SHANGHAI, April 12, 2012 (AFP / Peter Stebbings) - Formula One supremo Bernie Ecclestone insisted on Thursday that the highly controversial Bahrain Grand Prix will go ahead, reports said, as the issue overshadowed the lead-up to the Shanghai race.
Ecclestone and Formula One's world governing body are under increasing pressure to make a final ruling on the race in Bahrain, which is just 10 days away, with at least one driver saying it had become a distraction.
"The race is on the calendar. Unless it gets withdrawn by the national sporting authority in the country, we will be there," said the 81-year-old, who is the sport's commercial rights holder.
"I don't see any difference between here (China) and Bahrain. It's the same. It's another race on the calendar," he was quoted as saying by autosport.com.
Ecclestone will meet with meet the teams in Shanghai on Friday, although he insisted that the April 22 race in Bahrain would not be on the agenda.
"I'm meeting the teams on unrelated matters," Ecclestone told reporters.
"There's nothing about Bahrain, or Barcelona or Monaco or anywhere."
The event in Bahrain, which has been roiled by over a year of anti-government demonstrations, was the hottest topic of conversation in Shanghai, which hosts the third grand prix of the season on Sunday.
The FIA (Federation Internationale de l'Automobile), the world governing body, and many drivers attempted to get the focus back on the Chinese Grand Prix, but the fate of the Gulf race would not go away.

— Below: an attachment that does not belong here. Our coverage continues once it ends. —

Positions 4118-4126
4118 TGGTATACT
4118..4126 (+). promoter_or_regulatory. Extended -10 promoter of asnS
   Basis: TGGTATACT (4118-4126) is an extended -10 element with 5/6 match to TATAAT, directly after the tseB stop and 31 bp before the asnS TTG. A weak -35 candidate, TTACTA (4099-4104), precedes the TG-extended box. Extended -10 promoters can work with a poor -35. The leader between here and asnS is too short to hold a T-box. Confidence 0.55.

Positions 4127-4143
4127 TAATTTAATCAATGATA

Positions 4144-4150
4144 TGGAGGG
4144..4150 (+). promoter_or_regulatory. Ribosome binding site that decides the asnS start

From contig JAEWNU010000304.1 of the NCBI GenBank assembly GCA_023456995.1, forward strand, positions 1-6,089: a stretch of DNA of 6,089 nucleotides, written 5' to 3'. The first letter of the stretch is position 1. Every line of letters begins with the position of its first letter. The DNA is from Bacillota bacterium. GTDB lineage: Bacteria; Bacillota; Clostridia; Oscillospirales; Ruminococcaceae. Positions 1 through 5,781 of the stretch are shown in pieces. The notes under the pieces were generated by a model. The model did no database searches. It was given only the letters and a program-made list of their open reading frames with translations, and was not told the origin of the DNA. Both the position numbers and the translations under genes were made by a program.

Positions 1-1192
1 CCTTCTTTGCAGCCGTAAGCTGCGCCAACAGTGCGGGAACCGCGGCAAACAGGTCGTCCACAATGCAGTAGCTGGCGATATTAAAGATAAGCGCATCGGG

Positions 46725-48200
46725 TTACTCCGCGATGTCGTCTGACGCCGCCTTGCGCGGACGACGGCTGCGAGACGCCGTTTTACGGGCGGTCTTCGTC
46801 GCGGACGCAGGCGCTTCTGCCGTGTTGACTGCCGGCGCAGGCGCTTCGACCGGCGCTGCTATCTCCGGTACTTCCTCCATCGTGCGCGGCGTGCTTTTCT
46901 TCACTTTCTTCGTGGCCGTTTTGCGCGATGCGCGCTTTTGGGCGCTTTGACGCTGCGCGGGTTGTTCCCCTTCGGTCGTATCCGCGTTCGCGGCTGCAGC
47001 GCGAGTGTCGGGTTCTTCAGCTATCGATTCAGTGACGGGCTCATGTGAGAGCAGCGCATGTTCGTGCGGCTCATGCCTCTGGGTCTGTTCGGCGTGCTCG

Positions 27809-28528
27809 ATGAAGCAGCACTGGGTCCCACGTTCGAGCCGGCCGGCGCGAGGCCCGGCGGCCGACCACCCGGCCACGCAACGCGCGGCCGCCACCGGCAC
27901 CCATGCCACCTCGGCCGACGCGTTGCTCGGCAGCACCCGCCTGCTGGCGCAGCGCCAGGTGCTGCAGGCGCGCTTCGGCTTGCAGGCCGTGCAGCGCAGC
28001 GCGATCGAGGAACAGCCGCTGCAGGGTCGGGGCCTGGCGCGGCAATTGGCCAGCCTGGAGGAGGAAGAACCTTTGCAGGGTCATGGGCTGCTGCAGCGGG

"So, Bahrain?" Red Bull's Australian driver Mark Webber said, unprompted, to open his press briefing.
"There's no beating around the bush, it is sensitive out there," he said, attempting to pick his words carefully.
"We can only go on what the FIA are reading into the situation and obviously we are putting in an enormous amount of trust -- I don't mean 'we' the drivers, I'm talking about you guys, photographers, caterers, everybody
"Clearly there are some massive decisions to be made and it looks like they are being made, and let's hope it goes well."
The FIA, which kept tight-lipped on Thursday, last year postponed the Bahrain race before removing it from last season's schedule altogether over the demonstrations.
The Gulf state says the situation is calm and the race would be a chance for Bahrain to unite, but ongoing protests and violence, including a bomb attack on Monday that wounded seven policemen, has put the event in jeopardy again.
The teams are reportedly keen not to take part, but say they cannot make the decision to cancel the race and are looking for the FIA to tell them what to do.
Webber, 35, said there were moral and safety considerations -- demonstrators have claimed they will target the race -- to take into account, but a decision needed to be made quickly.
"It is now a difficult decision because we're a week away," he said.
"Things can be called off in a flash... You start to get more nervous as the day comes and now it's topical, there's a lot more pressure to be made in the decision-making process.
"It's on the FIA, as the teams and Bernie (Ecclestone) have stated."
Webber added: "It has been distracting. Trying to give a fair and correct position on Bahrain with you guys is something that I try to be fair with and you want to get that right.
"It's an unusual position for a grand prix driver to be put in."
Briton Lewis Hamilton, who drives for McLaren, said he was eager to focus on getting his first win of the season in Shanghai.
"I don't think it's my place or anyone else's place to really comment," he replied when asked about his personal feelings about the prospect of going to Bahrain.
"We all just have to look at the FIA and wait for their decision."